In the last few years, the large-scale shopping malls have undergone a slow but steady rehabilitation in design circles. The view that malls are airless and claustrophobic has been progressively diluted by new projects that are introducing design innovation and subtle individuality.
The most difficult challenge presented by large footprint buildings such as malls is daylight ingress or the use of skylight. This seems simple enough given materials like multi walled polycarbonate and high performance glass which have come into the market, but unfortunately these still result in a heat build-up, especially at the higher floors and no one has proven the effects of expanding hot-pockets when the external surface temperatures touch 70 degrees.
An effective method is to use sun breakers on the outside. These act as a partial shield or transparent membrane which can reduce the heat coming into the space. There are many materials which can be used to create such a system, like architectural fabric, PTFE, steel, or glass itself. The advantages are innumerable but the biggest impact is a more engaging architectural surface which can be used to define a strong architectural vocabulary of the region.
Adding a third membrane to trap and exhaust the heat adds to the efficiency of the system, significantly reducing air-conditioning costs. This results in a more engaging, energy efficient architecture with long terms benefits. Our firm achieved similar efficiency with the Discovery Centre in Bangalore wherein the roof is an assemblage of Danpalon, Fabric & sunbreakers with a pressurized exhaust.
Transparent roofs aren’t the only source of heat, even opaque roofs, though they transmit heat slowly are a problem. Once the heat is trapped inside the space, cooling it will always be a problem. The solution is to minimize the ingress of the heat thus reducing loads for air conditioning and having a system in place to expend the trapped heat rather than trying to cool it.
Instead of simple insulated roofs or reverse roofs materials with high solar reflectance may be used especially on surfaces that are accessible for only maintenance. Another way to handle the heat is a Green roof which unlike the previous suggestion is accessible and has the potential of becoming a great urban space which is usable. An example of this is the California academy of science. This also helps in combating the urban heat island effect. Traditional building materials absorbs radiation and re-emit it as heat. Thus, the problem needs to be tackled at the building component level also. Architects today should pay close attention to detail to resolve these issues as energy consumption will only increase with the temperature changes in our cities.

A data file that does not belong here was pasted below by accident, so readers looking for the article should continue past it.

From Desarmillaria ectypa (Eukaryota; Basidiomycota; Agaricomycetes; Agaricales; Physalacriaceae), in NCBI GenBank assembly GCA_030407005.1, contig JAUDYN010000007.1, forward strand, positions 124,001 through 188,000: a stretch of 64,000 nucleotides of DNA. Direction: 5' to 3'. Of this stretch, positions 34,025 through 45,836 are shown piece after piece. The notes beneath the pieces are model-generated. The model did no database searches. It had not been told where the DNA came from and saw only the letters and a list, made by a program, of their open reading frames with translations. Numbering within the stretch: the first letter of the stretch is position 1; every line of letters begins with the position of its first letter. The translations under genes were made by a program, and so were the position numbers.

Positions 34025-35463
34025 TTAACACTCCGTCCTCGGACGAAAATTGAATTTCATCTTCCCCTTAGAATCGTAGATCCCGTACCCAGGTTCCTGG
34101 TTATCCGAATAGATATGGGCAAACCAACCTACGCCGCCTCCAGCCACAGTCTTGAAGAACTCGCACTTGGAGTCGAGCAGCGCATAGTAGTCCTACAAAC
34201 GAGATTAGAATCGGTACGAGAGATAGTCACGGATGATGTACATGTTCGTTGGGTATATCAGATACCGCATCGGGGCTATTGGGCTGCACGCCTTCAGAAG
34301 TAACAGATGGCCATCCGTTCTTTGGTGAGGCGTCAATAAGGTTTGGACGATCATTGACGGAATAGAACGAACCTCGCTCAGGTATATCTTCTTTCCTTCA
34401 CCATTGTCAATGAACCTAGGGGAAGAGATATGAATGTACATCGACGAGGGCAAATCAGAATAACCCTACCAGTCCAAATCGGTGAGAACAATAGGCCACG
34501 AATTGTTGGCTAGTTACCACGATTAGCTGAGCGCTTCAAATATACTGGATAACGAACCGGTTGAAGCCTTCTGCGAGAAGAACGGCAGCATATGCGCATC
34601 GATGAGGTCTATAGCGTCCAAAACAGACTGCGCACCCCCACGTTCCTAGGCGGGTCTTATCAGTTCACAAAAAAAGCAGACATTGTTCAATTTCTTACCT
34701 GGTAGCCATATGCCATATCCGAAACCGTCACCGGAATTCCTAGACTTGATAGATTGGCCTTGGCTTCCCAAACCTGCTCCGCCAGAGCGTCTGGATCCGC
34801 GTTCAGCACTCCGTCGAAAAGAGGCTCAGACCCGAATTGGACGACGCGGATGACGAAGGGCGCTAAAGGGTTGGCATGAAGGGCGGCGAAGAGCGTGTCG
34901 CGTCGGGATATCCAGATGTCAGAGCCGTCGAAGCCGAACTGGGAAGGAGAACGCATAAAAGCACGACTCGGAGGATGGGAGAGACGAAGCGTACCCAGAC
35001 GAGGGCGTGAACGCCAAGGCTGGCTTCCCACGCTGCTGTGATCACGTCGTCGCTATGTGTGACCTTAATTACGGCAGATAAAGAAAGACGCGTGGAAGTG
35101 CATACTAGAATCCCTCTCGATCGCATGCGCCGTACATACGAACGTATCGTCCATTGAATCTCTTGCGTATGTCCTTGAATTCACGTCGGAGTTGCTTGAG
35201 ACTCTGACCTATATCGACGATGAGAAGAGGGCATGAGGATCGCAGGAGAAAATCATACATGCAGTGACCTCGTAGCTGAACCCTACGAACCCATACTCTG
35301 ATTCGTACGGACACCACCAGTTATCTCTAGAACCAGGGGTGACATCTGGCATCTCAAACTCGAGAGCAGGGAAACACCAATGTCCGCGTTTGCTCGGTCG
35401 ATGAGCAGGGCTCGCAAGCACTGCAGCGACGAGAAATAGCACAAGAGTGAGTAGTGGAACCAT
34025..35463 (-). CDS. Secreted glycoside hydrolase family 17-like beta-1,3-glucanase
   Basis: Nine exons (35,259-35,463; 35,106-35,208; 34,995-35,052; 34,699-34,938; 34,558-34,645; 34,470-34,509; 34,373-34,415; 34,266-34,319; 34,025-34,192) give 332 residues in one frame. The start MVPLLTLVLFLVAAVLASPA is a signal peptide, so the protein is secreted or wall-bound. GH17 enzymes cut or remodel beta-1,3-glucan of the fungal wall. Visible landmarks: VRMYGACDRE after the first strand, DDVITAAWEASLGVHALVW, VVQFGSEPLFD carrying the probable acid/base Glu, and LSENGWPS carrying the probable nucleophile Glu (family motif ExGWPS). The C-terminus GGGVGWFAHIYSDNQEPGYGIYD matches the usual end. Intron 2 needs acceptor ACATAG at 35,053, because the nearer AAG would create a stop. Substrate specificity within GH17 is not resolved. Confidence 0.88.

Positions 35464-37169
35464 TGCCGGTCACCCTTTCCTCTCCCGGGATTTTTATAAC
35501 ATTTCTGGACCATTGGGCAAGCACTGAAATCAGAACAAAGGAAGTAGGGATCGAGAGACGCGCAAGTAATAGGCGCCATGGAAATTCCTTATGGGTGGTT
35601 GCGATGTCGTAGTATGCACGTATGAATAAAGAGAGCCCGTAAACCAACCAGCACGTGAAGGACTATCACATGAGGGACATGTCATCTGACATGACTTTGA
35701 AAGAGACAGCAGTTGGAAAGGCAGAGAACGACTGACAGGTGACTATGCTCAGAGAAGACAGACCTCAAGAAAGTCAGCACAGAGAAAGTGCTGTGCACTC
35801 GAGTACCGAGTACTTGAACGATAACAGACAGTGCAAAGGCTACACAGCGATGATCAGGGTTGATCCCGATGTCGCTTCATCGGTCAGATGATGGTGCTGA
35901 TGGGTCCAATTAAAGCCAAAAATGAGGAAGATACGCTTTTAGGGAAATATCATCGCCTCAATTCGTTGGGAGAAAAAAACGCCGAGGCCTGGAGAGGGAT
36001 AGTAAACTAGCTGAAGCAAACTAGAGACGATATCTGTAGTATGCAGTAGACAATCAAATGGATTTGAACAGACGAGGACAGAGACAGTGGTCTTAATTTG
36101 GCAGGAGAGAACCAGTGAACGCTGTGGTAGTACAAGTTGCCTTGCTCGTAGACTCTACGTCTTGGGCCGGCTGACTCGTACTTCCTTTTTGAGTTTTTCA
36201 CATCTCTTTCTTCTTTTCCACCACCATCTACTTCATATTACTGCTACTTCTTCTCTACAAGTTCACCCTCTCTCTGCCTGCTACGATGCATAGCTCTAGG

Revisiting the planning principles
The first challege is that of visual fatigue to the user. It is much like museum fatigue i.e. people need relief from the barrage of seductive imagery. Therefore, it is important to incorporate a break from commercial activity that will enhance the experience resulting in increased commercial turn around. This visual break also addresses the lack of visual interface with the surroundings in most malls and can add to the life and social relevance of the building.
Secondly, the present malls are usually inward looking with an anchor store, some entertainment areas and small stores which often feed-off the activity. Such mall spaces come with an expiry date. According to many surveys, the malls tend to thrive till the novelty factor doesn’t wear off. This results in a slow degeneration of the urban space that finally results in a dead mall which gets re-configured as small office spaces.
Given this cycle, it is important to reexamine the planning principles and construction strategies of these giant spaces of consumption. Can they be more relevant programs and given the number of people drawn to them, can these be engineered to demonstrate good development practices?